THE HOLIDAYS REIMAGINED
Matthew Williamson explains how to be kind to yourself this Christmas while losing none of the season’s beauty or wonder
Matthew Williamson encourages us to embrace the more stripped-back but relaxed Christmas to come
It will all be stripped back, but no less charming for that reason. We’ll be making presents and taking it really slow
IChristmas, ordinarily a time spent running between parties and places, friends and families, to Harrods or Selfridges to pick up last-minute decorative bits for the table or tree, will, undoubtedly, be a more subdued experience all round. The past months have been a roller coaster for everybody and we need to be kind not only to others but to ourselves, especially if hosting loved ones. And so I believe making allowances for yourself and others is key to the success of your festive season.
When we celebrate in the UK, the family is all together in Manchester where I’m from. There are no less than 10 people around the table in a normal year. All the usual shenanigans ensue, of course. This time, though, we’ll be spending Christmas in Majorca where
I live with my partner and my daughter.
It’ll be a quiet one, for obvious reasons, so we’ll be dropping the pomp and ceremony and prepping our home for an intimate, personal approach to festivity.
Celebrations, now, are more bittersweet. But that’s not to say there aren’t ways to make it feel special, to – if not fully celebrate in the normal way
– at least mark the fact we’ve made it through the year. This is the first time my daughter is at an age where she will be engaging with, and participating in, the traditions, so it seems important that we follow some old favourites and set up some new. There will be a Zoom Christmas dinner and frequent calls to friends and family we’d usually be reunited with. I’m looking at this time through her eyes and want to make it really memorable.
It’ll be stripped back, but no less charming for that reason. We’ll be decorating with found foliage and pine cones, making presents for each other and taking it really slow. The Spanish town I live in has a gorgeous atmosphere in winter with Christmas markets that we love to visit – you can always get a mulled wine or a hot chocolate. I adore to see the wonder in my daughter’s eyes as she takes everything in. All these sensory experiences contribute to a feeling of security and comfort.
With that in mind, I’d suggest abandoning any tight colour schemes, rigid decorating or traditional expectations – be eclectic, run wild with colour and pattern. Stick to a few familiar tropes, such as dressing a fireplace with stockings and holly, but add a more personal touch by finishing off that montage with favourite candlesticks and ornaments, beloved treasures that make you feel like you’re home. My favourite spot for inspiration is Renaissance London – it sells glorious antique and reproduction fireplaces to give your home period charm.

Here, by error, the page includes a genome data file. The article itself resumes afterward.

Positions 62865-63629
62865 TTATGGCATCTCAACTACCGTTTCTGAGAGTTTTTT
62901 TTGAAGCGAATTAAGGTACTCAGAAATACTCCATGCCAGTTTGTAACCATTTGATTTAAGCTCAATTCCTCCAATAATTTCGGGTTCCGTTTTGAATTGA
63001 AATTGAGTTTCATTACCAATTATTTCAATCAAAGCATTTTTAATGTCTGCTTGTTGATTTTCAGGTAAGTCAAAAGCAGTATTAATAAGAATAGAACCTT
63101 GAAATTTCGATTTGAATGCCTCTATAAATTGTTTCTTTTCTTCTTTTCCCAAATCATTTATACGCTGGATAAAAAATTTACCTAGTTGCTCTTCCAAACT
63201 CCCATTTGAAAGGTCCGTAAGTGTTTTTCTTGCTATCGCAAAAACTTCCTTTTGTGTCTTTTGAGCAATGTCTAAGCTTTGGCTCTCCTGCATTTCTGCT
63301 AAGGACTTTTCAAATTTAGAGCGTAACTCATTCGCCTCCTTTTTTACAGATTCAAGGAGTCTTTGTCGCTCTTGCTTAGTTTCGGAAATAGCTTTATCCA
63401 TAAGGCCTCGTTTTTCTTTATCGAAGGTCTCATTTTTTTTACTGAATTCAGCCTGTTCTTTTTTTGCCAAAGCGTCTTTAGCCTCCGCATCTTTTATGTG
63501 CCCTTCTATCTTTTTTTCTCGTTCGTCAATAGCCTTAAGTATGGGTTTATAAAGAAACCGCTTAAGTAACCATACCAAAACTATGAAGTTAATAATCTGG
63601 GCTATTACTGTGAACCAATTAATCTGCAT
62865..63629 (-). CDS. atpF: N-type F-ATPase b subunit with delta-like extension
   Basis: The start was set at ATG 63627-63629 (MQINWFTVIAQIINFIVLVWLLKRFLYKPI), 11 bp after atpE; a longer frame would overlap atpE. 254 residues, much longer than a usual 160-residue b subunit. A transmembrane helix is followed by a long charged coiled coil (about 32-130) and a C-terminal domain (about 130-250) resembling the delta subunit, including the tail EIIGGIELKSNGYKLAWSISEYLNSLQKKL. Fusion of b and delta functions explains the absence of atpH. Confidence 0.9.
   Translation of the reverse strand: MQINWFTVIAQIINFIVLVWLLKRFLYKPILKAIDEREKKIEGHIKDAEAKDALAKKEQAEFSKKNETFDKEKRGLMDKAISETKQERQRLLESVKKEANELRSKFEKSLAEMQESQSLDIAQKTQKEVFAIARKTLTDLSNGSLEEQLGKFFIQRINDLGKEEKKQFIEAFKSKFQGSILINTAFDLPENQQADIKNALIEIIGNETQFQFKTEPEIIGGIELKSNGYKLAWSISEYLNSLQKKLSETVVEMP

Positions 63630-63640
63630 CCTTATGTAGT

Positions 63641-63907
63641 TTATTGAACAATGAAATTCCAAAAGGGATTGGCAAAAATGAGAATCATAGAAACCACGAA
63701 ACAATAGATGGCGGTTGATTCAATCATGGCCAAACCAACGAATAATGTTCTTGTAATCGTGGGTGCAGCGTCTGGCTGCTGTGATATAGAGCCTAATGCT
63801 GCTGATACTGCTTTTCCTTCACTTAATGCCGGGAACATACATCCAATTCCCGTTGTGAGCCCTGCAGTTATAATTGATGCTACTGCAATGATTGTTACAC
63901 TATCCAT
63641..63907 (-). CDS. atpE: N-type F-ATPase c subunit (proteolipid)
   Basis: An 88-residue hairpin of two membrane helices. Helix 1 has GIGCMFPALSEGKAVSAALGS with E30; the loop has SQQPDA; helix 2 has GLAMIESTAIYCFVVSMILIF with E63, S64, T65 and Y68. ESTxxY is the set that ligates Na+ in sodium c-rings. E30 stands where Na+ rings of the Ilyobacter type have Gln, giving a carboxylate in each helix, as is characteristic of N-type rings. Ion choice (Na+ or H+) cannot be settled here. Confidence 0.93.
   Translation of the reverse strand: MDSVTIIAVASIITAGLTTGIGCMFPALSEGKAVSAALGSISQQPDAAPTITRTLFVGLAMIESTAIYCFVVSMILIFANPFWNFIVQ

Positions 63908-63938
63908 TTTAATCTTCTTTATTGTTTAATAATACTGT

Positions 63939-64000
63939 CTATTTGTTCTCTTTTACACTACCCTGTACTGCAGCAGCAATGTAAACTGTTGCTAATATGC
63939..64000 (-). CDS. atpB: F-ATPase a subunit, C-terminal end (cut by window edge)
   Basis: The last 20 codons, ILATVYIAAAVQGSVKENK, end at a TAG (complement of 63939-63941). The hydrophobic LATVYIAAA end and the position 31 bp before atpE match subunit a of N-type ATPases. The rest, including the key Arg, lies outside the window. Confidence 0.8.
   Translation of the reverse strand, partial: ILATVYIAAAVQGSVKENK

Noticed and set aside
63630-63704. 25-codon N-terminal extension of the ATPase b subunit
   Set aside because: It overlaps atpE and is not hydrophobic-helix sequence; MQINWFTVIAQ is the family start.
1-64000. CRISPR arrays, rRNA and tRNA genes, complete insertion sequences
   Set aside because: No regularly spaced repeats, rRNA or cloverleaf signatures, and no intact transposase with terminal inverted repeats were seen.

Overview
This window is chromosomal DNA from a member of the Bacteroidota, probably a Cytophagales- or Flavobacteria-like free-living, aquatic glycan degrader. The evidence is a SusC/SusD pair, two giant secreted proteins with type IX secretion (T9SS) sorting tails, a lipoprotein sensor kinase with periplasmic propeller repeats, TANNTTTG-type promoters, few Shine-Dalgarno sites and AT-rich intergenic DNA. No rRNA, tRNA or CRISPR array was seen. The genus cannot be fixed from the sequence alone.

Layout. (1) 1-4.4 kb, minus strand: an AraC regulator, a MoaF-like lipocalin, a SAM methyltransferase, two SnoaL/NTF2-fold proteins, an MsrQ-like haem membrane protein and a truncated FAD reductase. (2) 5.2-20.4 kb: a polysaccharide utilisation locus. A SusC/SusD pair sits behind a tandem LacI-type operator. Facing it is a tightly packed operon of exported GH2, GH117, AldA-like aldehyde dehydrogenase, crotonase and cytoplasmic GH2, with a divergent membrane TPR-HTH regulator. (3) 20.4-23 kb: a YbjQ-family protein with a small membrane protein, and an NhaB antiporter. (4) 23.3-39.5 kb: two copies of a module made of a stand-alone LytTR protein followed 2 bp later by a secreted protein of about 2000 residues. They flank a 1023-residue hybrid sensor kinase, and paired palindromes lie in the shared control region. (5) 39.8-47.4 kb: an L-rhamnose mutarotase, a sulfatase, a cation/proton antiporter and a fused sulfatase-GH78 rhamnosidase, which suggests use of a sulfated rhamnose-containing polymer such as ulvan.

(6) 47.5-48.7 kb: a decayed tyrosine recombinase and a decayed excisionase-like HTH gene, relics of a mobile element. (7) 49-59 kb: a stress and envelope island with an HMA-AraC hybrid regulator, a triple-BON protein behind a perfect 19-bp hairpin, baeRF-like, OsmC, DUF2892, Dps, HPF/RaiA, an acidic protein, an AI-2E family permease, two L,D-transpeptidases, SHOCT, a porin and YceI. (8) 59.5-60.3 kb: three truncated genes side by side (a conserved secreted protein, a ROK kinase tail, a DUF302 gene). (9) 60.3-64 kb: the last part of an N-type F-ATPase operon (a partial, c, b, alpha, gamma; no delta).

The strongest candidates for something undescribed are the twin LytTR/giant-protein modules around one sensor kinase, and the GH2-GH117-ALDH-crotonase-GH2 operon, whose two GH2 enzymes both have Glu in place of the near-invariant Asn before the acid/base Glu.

Then there’s the Christmas dinner table. I’ll be opting for mismatched plates and serveware, using the indulgently hued plates and trays from my collaboration with Les Ottomans to stop anything becoming too formal. Penny Morrison also has a range of patterned tableware to bring a floral charm to how you dine. Keep lighting romantic – low glows that brighten as the day extends into night. It’s surprisingly wonderful how illuminating the lamps in the evening and lighting candlesticks on the coffee table can become a satisfying, even festive, part of your routine, how creating a cosy atmosphere is a gratifying feature of the day.
Central to all of this calmer outlook is the exhortation from me that you take your foot off the pedal, allowing yourself to embrace the beauty of home in all its assorted, mismatched brilliance. Surprise yourself with the final look – don’t aim for precision, but for a space that looks like you. All that counts is that we move into 2021 feeling rested, comforted and refreshed, and this year, more than ever, that sentiment needs to be the true meaning of the season.
“I’d suggest abandoning any tight colour schemes or rigid decorating expectations – be eclectic, run wild with colour”